Geneva College honors Brackenridge minister as 'urban hero'
The Rev. Mitch Nickols has many labels: pastor, teacher, newspaper columnist, TV personality. Now, Nickols can add a new title to that list: “hero.”
Nickols, of Brackenridge, was one of 18 people honored last month by Geneva College at the Center for Urban Biblical Ministry as an “urban hero.”
Urban heroes are individuals who make a difference in urban areas through philanthropic work.
The center, located in Pittsburgh's North Point Breeze section, began its Urban Heroes Program in 2010 to honor unsung community members. This is the second year the center bestowed the honors.
“I was humbled to be asked to be an honoree,” said Nickols, 60. “I was also humbled when I saw the class of people who were also being honored. There are some good folks in this class.”
On top of ministering at Bibleway Christian Fellowship in New Kensington, Nickols also teaches at Geneva, mentors students at Valley and Highlands high schools, and writes columns for the Valley News Dispatch.
All of this made him a natural fit for the award, according to John Stanko, award cofounder.
“We felt all around he's a very, very worthy candidate,” he said. “We're very honored to have Dr. Nickols in this class.”
The program published a book about the heroes in an effort to preserve their legacies.
Nickols said he strives to inspire all people to always do their best.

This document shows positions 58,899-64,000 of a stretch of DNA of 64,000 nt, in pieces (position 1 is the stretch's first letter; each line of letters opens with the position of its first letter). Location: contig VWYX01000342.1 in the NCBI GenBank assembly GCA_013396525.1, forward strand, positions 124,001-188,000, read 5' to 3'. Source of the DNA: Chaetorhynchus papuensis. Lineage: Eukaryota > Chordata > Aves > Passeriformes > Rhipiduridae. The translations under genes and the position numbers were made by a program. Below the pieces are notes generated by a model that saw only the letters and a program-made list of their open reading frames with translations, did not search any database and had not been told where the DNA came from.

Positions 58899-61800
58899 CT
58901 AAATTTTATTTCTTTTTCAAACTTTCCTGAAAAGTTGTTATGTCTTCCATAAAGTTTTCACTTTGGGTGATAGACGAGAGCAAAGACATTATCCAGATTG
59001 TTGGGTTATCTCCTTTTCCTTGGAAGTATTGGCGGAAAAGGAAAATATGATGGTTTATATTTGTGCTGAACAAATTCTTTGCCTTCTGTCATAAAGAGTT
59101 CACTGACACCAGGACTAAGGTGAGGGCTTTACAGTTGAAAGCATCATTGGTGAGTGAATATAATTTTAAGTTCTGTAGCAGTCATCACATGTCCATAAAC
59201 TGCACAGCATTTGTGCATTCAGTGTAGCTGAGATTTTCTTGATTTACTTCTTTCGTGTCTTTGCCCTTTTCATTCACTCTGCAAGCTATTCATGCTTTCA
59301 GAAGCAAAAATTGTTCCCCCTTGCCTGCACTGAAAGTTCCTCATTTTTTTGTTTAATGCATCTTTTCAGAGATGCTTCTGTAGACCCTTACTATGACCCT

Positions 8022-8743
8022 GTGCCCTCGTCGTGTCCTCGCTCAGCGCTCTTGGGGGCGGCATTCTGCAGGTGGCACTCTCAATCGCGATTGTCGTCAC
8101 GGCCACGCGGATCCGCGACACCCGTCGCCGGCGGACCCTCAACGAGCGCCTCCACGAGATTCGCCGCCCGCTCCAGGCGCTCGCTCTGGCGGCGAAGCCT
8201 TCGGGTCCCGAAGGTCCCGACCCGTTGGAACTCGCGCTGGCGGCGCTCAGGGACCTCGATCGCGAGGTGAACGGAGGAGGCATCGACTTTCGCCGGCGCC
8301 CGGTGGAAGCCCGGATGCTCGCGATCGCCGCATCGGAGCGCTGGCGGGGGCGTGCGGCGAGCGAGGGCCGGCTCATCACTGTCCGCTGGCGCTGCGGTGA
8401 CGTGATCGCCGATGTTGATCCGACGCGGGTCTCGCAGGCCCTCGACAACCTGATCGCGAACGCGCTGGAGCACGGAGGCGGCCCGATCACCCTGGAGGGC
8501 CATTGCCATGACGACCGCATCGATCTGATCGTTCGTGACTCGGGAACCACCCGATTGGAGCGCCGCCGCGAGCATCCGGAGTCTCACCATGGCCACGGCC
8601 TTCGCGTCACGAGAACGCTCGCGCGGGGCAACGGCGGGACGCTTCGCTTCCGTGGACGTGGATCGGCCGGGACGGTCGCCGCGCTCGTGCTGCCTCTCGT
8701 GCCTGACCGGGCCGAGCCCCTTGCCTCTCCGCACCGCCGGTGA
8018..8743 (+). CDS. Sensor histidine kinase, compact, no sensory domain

“There are so many young people, white and black, who could do so much better academically and socially if they just had someone telling them they could do it,” he said. “I've been down the road that some of the roads that these young people have gone down.
“I struggled writing as an early college student, and now I excel at that,” he said. “Absent from a lot of their (students') thinking are people like me who have overcome a lot of the barriers they've faced.”
Nickols said he never plans to stop his philanthropic work, and hopes that folks never stop chasing their dreams.
“Destiny does not end when you come out of college, when you get a job, when you retire,” he said. “There is always something you can achieve. We've put a cap on when we think people should do certain things.
“I'm always fascinated with the potential people have to do things they've never dreamed they can.”
Nickols said that while he's grateful for the honor, he doesn't do anything with awards in mind.
“You do what you do and then you move on to the next case or the group of people you can impact,” he said.
This year's other honorees by the Urban Heroes Program include:
• Charles Chapman, founder of Living Ministry, a nonprofit organization dedicated to befriending and supporting homeless people who live on Pittsburgh's streets.
Chapman, 29, of Pittsburgh, spends 20 hours a week with homeless people, something he began as a student at the University of Pittsburgh in 2002. His organization includes about 700 volunteers who venture into shelters daily.
• Earlene Coleman, 66, is active in the fight against violence in McKeesport, her lifelong home. Pastor at Bethlehem Baptist Church, Coleman joined other community committees to help youths and curb violence.
She is co-chair of the newly established Public Health Commission on Preventing Violence and Promoting Community Mental Health in Allegheny County.
• Sylvia Fields is considered an urban hero for her work to help women. She serves as executive director of Pittsburgh-based nonprofit Eden Hall Foundation, which is dedicated to social welfare, health, education and the arts.
Fields, 57, recently researched why female leaders of nonprofits earn less than their male counterparts. She's also working to help female veterans in Allegheny County.
Christina Gallagher is a staff writer for Trib Total Media. She can be reached at 412-380-5637 or email@example.com.